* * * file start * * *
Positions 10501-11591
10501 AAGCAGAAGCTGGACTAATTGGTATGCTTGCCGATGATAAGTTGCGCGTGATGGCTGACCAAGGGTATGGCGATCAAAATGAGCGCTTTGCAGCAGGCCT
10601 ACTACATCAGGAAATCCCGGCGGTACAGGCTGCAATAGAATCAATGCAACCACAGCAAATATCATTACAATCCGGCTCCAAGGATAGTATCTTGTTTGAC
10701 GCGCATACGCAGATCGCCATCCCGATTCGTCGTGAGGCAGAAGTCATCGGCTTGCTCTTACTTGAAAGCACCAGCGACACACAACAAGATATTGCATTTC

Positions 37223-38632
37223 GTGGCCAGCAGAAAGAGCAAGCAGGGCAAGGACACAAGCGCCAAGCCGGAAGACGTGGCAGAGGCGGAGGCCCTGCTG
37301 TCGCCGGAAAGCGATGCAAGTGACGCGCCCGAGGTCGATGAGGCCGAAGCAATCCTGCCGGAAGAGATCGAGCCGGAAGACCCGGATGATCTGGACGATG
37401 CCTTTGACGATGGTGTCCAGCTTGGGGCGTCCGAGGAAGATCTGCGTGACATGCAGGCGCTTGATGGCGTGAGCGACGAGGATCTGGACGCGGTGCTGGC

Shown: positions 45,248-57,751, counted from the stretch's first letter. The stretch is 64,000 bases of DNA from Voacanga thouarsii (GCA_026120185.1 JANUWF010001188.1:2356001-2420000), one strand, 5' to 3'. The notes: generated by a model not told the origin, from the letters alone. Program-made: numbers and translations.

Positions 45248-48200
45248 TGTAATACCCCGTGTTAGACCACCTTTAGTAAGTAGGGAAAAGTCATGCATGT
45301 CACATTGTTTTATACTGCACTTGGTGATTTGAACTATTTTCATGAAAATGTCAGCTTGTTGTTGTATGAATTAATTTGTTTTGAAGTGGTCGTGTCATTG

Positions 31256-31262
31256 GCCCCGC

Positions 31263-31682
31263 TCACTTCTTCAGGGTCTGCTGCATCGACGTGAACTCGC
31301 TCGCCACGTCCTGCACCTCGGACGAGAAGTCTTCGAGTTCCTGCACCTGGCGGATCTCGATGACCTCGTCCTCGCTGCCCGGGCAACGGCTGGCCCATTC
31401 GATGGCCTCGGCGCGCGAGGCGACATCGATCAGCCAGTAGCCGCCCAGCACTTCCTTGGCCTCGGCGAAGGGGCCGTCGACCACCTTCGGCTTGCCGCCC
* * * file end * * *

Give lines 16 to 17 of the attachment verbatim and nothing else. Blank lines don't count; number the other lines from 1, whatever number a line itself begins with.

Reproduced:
31263 TCACTTCTTCAGGGTCTGCTGCATCGACGTGAACTCGC
31301 TCGCCACGTCCTGCACCTCGGACGAGAAGTCTTCGAGTTCCTGCACCTGGCGGATCTCGATGACCTCGTCCTCGCTGCCCGGGCAACGGCTGGCCCATTC